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Endocrine and immunohistochemical studies on thyrotropin (TSH)-secreting pituitary adenomas: responses of TSH, alpha-subunit, and growth hormone to hypothalamic releasing hormones and their distribution in adenoma cells.
J Clin Endocrinol Metab. 1990 Nov; 71(5):1103-11.JC

Abstract

Endocrine and immunohistochemical studies were performed in two cases of TSH-secreting pituitary adenomas. The patients had elevated serum TSH and alpha-subunit concentrations despite high serum thyroid hormone levels. In addition, one patient (no. 1) had elevated serum GH levels with clinical evidence of acromegaly. GH-releasing hormone infusion increased serum levels of TSH, alpha-subunit and GH in the two patients. TRH injection increased serum TSH levels in both patients and, concomitantly, serum alpha-subunit and GH levels in patient 1. Basal TSH levels and their responses to TRH changed reciprocally to changes in serum thyroid hormone levels, although TRH-induced GH release did not. The administration of GnRH also increased serum TSH, alpha-subunit, and GH levels in patient 1. In accordance with these in vivo results, pituitary adenoma cells in culture obtained from patient 1 responded to GH-releasing hormone, TRH, or GnRH to secrete TSH, alpha-subunit, and GH. Incubation of cells with dexamethasone resulted in inhibition of TSH and stimulation of GH secretion without a significant change in alpha-subunit secretion. On the basis of light microscopic and electron microscopic double gold immunohistochemistry, the tumor from patient 1 was a bimorphous adenoma composed of two separate cell types: cells with TSH beta-subunit (TSH beta) and alpha-subunit, and those with GH and alpha-subunit. The remainder consisted mainly of cells with TSH beta and alpha-subunit. The coproduction of the unusual combination of two hormones such as GH and alpha-subunit in a single-type of adenoma cell and the coexistence of thyrotrophs and somatotrophs in one pituitary adenoma along with the aberrant responses of TSH beta, alpha-subunit, and GH to multiple hypothalamic hormones suggest the dedifferentiation of pituitary cells to multipotential progenitor cells by neoplastic transformation.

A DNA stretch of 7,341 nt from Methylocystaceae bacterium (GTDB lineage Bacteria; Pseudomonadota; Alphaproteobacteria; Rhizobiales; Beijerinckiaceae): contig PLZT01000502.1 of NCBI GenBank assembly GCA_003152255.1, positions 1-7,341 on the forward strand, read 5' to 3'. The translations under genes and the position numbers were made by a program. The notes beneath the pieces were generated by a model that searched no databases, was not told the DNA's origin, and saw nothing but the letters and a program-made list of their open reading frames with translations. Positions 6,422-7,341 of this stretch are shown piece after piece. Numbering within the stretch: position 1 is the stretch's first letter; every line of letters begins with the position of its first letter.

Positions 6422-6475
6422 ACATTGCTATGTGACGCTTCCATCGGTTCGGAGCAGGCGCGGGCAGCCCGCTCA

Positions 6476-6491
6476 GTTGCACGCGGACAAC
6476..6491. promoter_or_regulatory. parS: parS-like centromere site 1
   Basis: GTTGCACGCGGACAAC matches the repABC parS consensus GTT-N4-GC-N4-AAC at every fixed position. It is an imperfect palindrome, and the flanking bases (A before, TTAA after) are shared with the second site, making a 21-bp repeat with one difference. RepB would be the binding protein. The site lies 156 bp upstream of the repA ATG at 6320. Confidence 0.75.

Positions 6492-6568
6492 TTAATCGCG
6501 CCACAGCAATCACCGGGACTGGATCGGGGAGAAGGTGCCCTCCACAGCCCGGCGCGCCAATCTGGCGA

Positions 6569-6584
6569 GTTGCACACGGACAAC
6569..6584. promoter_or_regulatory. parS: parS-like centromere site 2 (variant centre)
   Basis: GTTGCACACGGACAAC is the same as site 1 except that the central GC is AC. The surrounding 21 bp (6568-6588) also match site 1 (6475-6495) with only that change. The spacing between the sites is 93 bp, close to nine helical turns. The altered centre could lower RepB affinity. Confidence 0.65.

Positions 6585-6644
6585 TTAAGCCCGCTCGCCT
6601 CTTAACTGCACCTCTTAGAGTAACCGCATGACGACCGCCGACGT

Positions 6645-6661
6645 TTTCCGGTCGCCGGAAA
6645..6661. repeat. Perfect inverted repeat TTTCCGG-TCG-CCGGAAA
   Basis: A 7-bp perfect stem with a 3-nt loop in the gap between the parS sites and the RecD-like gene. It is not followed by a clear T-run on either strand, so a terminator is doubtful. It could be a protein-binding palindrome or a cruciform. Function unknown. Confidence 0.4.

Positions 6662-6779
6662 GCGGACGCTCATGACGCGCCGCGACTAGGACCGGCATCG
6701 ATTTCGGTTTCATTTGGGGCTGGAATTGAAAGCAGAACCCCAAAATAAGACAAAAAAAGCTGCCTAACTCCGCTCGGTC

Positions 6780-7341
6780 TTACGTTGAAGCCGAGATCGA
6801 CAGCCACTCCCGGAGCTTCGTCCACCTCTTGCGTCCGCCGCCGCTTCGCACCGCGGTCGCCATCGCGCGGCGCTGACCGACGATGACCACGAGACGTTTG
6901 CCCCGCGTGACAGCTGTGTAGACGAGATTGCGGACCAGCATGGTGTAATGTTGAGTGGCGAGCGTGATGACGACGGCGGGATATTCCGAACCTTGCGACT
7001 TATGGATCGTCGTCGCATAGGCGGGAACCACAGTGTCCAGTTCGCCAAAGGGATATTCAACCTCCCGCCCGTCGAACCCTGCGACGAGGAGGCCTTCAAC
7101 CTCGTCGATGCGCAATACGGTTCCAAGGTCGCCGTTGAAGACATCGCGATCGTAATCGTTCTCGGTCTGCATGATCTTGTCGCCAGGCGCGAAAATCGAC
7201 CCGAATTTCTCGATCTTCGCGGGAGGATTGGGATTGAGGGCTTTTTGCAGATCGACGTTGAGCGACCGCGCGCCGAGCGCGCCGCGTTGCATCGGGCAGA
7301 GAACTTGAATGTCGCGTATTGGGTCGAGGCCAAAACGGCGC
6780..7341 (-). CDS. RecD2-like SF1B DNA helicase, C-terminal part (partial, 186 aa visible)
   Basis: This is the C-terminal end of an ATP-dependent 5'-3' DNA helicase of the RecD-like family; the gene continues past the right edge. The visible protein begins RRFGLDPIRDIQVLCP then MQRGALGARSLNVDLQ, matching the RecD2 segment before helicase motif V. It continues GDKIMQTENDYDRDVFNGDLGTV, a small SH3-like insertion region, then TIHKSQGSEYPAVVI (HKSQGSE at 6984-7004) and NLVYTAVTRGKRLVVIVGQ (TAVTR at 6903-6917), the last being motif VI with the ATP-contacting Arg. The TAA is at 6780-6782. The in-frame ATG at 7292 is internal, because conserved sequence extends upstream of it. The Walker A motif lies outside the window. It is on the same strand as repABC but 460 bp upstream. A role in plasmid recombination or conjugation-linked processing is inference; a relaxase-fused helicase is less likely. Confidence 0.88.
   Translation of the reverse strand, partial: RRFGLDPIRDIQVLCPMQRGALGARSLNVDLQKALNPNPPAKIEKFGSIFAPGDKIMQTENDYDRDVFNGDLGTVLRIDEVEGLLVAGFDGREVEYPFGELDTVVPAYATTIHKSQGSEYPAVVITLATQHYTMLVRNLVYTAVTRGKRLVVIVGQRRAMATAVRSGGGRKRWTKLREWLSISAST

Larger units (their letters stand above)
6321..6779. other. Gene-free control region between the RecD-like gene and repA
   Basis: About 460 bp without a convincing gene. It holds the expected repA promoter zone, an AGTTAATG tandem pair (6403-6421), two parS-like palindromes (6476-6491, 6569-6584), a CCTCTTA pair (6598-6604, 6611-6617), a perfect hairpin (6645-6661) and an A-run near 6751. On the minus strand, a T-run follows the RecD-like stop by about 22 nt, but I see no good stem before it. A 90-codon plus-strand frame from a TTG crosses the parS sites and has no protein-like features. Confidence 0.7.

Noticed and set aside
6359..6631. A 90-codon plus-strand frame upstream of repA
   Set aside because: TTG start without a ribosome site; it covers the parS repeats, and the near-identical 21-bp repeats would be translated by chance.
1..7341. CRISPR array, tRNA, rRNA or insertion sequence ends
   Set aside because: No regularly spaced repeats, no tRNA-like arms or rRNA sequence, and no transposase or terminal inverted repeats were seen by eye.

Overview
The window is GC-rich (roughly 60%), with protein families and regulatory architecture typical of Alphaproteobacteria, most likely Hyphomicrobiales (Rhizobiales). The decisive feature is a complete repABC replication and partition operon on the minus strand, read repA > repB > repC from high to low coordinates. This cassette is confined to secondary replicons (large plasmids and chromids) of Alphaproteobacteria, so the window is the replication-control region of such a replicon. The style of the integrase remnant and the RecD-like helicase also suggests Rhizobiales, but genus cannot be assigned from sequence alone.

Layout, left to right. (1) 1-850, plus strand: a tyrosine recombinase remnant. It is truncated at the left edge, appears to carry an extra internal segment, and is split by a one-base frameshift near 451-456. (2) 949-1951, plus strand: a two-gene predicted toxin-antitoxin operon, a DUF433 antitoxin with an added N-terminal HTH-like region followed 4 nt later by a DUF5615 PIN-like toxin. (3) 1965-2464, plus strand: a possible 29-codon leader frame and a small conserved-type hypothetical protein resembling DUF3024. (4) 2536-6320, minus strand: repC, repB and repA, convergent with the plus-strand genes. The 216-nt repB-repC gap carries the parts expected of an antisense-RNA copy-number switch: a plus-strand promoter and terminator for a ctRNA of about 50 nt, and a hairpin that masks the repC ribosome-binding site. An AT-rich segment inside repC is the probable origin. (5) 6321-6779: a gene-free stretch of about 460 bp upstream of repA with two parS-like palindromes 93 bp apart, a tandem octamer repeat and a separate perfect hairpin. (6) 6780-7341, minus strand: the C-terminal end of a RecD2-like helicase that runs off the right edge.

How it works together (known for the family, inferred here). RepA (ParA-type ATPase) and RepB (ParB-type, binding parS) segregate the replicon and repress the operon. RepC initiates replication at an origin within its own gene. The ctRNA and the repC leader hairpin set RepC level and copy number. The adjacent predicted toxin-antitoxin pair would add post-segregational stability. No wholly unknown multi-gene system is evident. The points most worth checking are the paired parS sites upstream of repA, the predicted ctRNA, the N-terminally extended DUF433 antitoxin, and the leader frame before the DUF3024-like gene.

Authors+Show Affiliations

Institute of Clinical Medicine, University of Tsukuba, Ibaraki, Japan.No affiliation info availableNo affiliation info availableNo affiliation info availableNo affiliation info availableNo affiliation info availableNo affiliation info availableNo affiliation info available

Pub Type(s)

Case Reports
Journal Article

Language

eng

PubMed ID

1699960

Citation

Kuzuya, N, et al. "Endocrine and Immunohistochemical Studies On Thyrotropin (TSH)-secreting Pituitary Adenomas: Responses of TSH, Alpha-subunit, and Growth Hormone to Hypothalamic Releasing Hormones and Their Distribution in Adenoma Cells." The Journal of Clinical Endocrinology and Metabolism, vol. 71, no. 5, 1990, pp. 1103-11.
Kuzuya N, Inoue K, Ishibashi M, et al. Endocrine and immunohistochemical studies on thyrotropin (TSH)-secreting pituitary adenomas: responses of TSH, alpha-subunit, and growth hormone to hypothalamic releasing hormones and their distribution in adenoma cells. J Clin Endocrinol Metab. 1990;71(5):1103-11.